A Western oncologist is examining new radiation techniques that could avoid damaging the esophagus for millions of people with advanced lung cancer.
Through a clinical trial dubbed PROACTIVE, Lawson Health Research Institute scientist Dr. Alex Louie is exploring more targeted techniques that reduce the dosage of radiation absorbed by the esophagus – or swallowing passage – in hopes of improving quality of life for patients.
Radiation is used against lung cancer in various scenarios, but when patients have advanced and incurable lung cancer, radiation simply aims to ease pain and shrink things in the area of concern causing the symptoms.
“Part of cancer care isn’t just in terms of the cureability of cancer, but it’s also looking at quality of life,” said Louie, a radiation oncologist at the London Regional Cancer Program. “It is something, in the last decade or two, that has been a refocus and repurpose of research, to try and complement the treatment.
“You always want to try and increase longevity of life or potentially cure the disease. But it is equally important that you try to reduce the symptoms someone may experience or prevent the time to which some of these more serious things can happen – whether or not you are able to offer a curative type of treatment or if the treatment is without a curative attempt.”
PROACTIVE is funded by a Canadian Cancer Society Quality of Life Research Grant. First launched at the London Regional Cancer Program at London Health Sciences Centre in late 2016, it is now active at five centres across Canada, with more than 40 patients participating.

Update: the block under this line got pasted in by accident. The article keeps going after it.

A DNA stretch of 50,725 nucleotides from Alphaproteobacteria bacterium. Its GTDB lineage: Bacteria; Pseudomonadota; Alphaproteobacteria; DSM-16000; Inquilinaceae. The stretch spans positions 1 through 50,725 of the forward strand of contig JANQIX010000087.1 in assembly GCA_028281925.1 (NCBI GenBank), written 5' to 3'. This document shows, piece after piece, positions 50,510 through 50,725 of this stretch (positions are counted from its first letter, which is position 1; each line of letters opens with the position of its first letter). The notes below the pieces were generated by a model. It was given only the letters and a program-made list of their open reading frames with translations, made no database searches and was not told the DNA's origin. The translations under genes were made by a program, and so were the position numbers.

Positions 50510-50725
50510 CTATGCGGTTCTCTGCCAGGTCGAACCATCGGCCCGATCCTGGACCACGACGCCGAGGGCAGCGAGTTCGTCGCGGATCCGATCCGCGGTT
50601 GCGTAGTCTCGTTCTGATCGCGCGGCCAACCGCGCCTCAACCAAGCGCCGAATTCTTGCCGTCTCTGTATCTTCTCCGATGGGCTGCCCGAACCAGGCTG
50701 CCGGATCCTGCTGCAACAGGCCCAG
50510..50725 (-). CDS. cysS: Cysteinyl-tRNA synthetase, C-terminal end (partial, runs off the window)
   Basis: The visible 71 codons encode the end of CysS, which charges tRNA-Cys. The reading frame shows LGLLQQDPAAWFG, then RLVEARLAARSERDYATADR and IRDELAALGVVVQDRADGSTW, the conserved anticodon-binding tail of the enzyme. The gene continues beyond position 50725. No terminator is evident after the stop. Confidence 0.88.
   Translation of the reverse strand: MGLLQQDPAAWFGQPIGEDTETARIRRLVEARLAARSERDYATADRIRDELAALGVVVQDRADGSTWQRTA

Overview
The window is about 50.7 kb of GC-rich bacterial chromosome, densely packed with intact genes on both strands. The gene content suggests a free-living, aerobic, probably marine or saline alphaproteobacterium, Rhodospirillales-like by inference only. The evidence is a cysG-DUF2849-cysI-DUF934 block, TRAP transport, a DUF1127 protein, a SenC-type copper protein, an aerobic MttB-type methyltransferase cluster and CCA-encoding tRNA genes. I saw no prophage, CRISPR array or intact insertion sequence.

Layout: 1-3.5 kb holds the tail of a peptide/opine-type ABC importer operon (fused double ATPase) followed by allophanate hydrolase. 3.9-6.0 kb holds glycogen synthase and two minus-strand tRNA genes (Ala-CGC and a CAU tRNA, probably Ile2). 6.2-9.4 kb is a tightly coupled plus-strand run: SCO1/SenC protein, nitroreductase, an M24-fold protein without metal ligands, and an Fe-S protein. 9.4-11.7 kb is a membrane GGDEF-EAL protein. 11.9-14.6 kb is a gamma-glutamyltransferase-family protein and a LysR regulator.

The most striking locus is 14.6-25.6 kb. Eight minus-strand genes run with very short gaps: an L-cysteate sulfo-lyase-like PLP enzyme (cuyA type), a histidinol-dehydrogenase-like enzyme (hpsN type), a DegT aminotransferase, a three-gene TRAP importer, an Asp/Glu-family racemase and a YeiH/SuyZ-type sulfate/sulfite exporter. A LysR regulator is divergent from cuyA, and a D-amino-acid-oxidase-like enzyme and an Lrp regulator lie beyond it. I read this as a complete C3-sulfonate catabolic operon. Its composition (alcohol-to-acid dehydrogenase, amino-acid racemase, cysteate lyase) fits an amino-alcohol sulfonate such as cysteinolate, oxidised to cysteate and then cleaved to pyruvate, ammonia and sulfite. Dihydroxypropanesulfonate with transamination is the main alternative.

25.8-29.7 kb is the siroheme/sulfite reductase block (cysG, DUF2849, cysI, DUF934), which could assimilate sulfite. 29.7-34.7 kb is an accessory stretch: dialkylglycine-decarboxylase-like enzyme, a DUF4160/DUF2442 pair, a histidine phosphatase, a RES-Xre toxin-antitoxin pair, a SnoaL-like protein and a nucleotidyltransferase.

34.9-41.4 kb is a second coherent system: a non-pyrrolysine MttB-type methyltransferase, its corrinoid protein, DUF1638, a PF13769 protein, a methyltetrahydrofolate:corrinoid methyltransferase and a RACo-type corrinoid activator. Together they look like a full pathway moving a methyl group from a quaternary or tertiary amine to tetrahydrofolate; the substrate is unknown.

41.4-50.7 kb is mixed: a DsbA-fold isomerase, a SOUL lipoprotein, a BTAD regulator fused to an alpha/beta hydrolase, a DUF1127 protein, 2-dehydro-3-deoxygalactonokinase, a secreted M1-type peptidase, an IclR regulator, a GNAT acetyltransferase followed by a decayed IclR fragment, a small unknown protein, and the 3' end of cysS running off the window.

For his study, patients will be followed for one year after completing palliative radiation to assess their ability to swallow food and drink and eat nutritiously, said Louie, a Radiation Oncology professor at Western, with a cross appointment in Epidemiology and Biostatistics
The challenge with radiation, in general, is it traverses through the surface of the body to get to its target. That creates collateral damage along the way. In advanced stages, lung cancer can travel into lymph nodes in the middle of the chest. These lymph nodes happen to be close to the esophagus.
The standard technique currently used treats the cancer via a ‘flashlight effect,’ where doctors inject radiation into a patient. Wherever the ‘light’ shines via the treatment, whether on cancer cells or healthy cells, it can also cause side effects.
“That’s where the research comes in – to try and look at the trade-offs,” Louie explained, adding his current study is a “somewhat simple solution to a relatively common problem” faced within the cancer radiation world.
“If we apply the tools we use when looking at curative radiation, can we use those same techniques in an advanced stage (cancer), when we’re only giving a low to moderate dose of radiation, and still get the same benefit in terms of controlling the cancer,” questioned Louie. “It’s not reinventing the wheel, it’s more of an application of something that’s already existing.”
The study is also part of the Canadian Pulmonary Radiotherapy Investigators group, a collaborative group of Canadian researchers, led by Western professor and researcher Dr. David Palma, who coordinate nationwide radiation clinical trials to improve outcomes for lung cancer patients.
The research team will also look at a number of other outcomes including the cost-effectiveness of using these new radiation techniques.
“Let’s say this does work, and it’s helpful for patients. This is not a standard treatment so does it make sense, from a taxpayers’ point of view, to invest in this type of treatment?” said Louie, who is halfway through the study and expects results in the next year or two.